Turrentine Brokerage is holding its annual Crop Contest.
Enter here and make your best prediction of total tonnage (in listed varieties). According to Turrentine, "Winners will be awarded a plaque, international acclaim and a bottle of sparkling wine."
All entries must be in by December 5th to be eligible.
“Late canopy management does not have nearly the benefit for pyrazine control as does earlier management.”
Wine Institute's International Department has confirmed the date and venue of its annual California Wine Export Program seminar which will be held on Tuesday, Jan. 27, 2015 at the former Copia facility in Napa. It has also announced the schedule for its 2015 California Wine Fair tour across Canada. Registration and wine consolidation information will be released by late October/early November. Dates for the consumer and trade events are as follows:
Quebec City, Quebec: April 7
Montreal, Quebec: April 8
Ottawa, Ontario: April 10
Toronto, Ontario" April 13
Halifax, Nova Scotia: April 15
Edmonton, Alberta: April 22
Calgary, Alberta: April 24
Vancouver, B.C.: April 27
Winery participants must be members of the Wine Institute California Wine Export Program.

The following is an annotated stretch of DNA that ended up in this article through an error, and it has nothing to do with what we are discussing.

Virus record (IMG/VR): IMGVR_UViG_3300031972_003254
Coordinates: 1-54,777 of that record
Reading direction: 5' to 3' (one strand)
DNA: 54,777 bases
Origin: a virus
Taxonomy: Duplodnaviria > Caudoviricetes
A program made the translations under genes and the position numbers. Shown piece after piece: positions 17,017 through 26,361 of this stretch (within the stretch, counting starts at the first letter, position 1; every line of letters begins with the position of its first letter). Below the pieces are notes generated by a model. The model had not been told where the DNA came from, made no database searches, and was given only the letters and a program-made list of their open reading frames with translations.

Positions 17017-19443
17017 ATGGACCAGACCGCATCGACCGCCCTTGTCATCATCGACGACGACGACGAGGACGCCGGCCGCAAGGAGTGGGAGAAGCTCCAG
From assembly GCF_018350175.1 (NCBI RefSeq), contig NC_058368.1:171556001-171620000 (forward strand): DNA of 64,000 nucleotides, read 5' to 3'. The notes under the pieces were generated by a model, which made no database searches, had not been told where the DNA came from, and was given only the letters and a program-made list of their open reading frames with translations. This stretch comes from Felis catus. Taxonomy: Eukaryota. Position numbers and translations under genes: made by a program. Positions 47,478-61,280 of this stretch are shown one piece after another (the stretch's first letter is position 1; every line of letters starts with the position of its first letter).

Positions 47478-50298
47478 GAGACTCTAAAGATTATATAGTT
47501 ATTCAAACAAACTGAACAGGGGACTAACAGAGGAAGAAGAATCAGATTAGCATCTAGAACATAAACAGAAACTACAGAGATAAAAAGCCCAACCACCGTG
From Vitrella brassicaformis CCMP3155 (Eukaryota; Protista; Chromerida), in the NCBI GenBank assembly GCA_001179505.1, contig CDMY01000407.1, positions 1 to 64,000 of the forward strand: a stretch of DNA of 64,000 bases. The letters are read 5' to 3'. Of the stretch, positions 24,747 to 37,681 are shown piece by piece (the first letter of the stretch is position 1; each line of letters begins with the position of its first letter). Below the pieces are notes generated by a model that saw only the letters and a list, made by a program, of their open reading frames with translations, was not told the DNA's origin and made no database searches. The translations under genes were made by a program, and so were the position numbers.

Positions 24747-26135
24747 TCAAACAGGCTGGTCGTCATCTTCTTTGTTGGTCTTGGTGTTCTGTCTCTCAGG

For program membership information, contact email@example.com.
“The goal of winemaking is to produce a wine that is at least as good as the grapes from which it was made.”
Nominations are officially open for the 2015 Oregon Wine A-List Awards. Formerly known as the Superior Cellar Awards, the rebranded Oregon Wine A-List Awards program honors restaurants and restaurant professionals that demonstrate outstanding commitment to advocating and celebrating the quality and diversity of the wines of Oregon. Anyone can nominate a restaurant or a restaurant wine professional as a candidate for an Oregon Wine A-List Award by visiting www.oregonwinealist.com and completing an online nomination form by November 30, 2014.
Find more details and the full press release here.
“There will always be a demand for top winemakers and consultants, but there’s still more talent than opportunity in general on the production side, and I don’t see that changing any time soon.”
-Tom Hill, Hill & Associate
Winejobs.com released a report detailing wine job posting trends as of September 2014. As the wine industry’s leading online job site, Winejobs.com has a unique vantage point over industry trends. The Winejobs.com index indicates that job postings increased 15 percent from September 2013. The index is up 16 percent so far this year.
The September increase in job postings was driven by hospitality and winemaking jobs. The hospitality index increased 73 percent from its level in September 2013, and is up 24 percent for the year.
The winemaking job index rose 30 percent from its level in September 2013, and is up 25 percent year-to-date.